Scientists have shown how a fatty acid found in palm oil can encourage the spread of cancer, in work that could pave the way for new treatments.
The study, using a mouse model found that palmitic acid promoted metastasis in mouth and skin cancers. In future, this process could be targeted with drugs or carefully designed eating plans, but the team behind the work cautioned against patients putting themselves on diets in the absence of clinical trials.
“There is something very special about palmitic acid that makes it an extremely potent promoter of metastasis,” said Prof Salvador Aznar-Benitah, of the Institute for Research in Biomedicine (IRB), Barcelona. “I think it is too early to determine which type of diet could be consumed by patients with metastatic cancer that would slow down the metastatic process.”
The study adds to emerging evidence that diet can be used to enhance existing cancer treatments because certain nutrients are disproportionately relied on by tumour cells, or are required at critical stages such as metastasis.
The study built on previous work by the same team showing that, within a tumour, just a small subset of cells have the capacity to spread by travelling out of the tumour, reaching other organs and colonising them. These specialised cancer cells appeared to rely particularly heavily on fatty acids and the latest work narrowed this down to palmitic acid, which is found in palm oil – but also in a wide variety of foods such as butter and olive oil.
The study was recently published in the journal Nature and found that when palmitic acid is supplemented into the diet of mice, mouth and skin cancers are more likely to spread. Other fatty acids, such as oleic and linoleic acid did not show the same effects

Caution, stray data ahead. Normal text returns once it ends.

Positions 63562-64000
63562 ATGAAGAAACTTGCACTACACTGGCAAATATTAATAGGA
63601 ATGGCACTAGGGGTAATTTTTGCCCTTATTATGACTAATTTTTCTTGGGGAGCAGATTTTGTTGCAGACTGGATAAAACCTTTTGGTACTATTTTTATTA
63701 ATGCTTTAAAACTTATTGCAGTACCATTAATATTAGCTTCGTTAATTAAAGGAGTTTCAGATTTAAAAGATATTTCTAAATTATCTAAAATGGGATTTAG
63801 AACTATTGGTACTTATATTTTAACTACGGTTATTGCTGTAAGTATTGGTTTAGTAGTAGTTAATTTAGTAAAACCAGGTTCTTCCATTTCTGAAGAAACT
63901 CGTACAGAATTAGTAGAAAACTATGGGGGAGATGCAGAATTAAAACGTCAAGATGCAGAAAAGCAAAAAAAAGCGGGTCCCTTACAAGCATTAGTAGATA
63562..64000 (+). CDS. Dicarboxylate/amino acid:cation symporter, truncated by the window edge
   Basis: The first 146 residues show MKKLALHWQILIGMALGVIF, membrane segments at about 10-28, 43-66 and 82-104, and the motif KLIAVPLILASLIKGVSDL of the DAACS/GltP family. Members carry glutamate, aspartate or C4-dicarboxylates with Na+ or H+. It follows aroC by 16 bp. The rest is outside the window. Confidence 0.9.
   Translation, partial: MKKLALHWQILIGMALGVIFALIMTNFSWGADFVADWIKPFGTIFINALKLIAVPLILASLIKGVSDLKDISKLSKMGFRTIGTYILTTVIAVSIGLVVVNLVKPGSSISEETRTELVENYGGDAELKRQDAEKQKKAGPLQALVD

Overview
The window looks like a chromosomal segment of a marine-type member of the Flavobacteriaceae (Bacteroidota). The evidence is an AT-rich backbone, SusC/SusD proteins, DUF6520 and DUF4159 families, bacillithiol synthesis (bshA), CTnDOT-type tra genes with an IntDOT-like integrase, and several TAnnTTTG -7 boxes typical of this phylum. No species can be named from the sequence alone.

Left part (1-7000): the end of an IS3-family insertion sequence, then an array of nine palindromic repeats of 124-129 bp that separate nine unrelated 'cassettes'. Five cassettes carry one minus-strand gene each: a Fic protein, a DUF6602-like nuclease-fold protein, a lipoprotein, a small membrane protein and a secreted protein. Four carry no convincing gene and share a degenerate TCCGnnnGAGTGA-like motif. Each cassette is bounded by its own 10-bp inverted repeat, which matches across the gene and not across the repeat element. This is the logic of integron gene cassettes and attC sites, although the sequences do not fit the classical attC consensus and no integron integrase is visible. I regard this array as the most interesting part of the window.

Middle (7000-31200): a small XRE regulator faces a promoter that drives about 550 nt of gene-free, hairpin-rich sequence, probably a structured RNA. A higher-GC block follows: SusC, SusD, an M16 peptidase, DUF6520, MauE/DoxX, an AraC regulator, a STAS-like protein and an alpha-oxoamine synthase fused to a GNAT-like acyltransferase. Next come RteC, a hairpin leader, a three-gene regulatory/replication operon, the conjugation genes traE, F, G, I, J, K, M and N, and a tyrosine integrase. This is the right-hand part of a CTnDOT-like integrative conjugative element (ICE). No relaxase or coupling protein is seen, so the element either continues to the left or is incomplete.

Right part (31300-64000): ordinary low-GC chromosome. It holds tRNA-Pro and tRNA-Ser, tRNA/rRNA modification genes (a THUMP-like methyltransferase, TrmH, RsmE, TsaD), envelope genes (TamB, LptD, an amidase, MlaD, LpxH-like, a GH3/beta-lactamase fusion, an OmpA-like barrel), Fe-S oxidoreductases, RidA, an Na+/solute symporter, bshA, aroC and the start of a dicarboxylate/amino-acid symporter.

The study suggested that exposure to palmitic acid caused changes to the function of genes in cancer cells that allowed them to sense fatty acids and consume them more efficiently. The presence of palmitic acid also appeared to send cancer cells into a “regenerative state” allowing them to form signalling networks beyond the tumour, which is known to be a crucial step towards spreading.
Metastasis of cancer remains the main cause of death in cancer patients and the vast majority of people with metastatic cancer can only be treated, but not cured.
By understanding what cancer cells need to make this leap, the scientists also identified ways to block the process and are planning a clinical trial of proteins that interfere with the tumour response to palmitic acid.
This study provides strong motivation for further study on how dietary choices influence the risk of tumour progression. It is also a breakthrough in our understanding of how diet and cancer are linked.
Hannah Devlin. (2021, Nov 10). Fatty acid found in palm oil linked to spread of cancer. The Guardian. Retrieved from: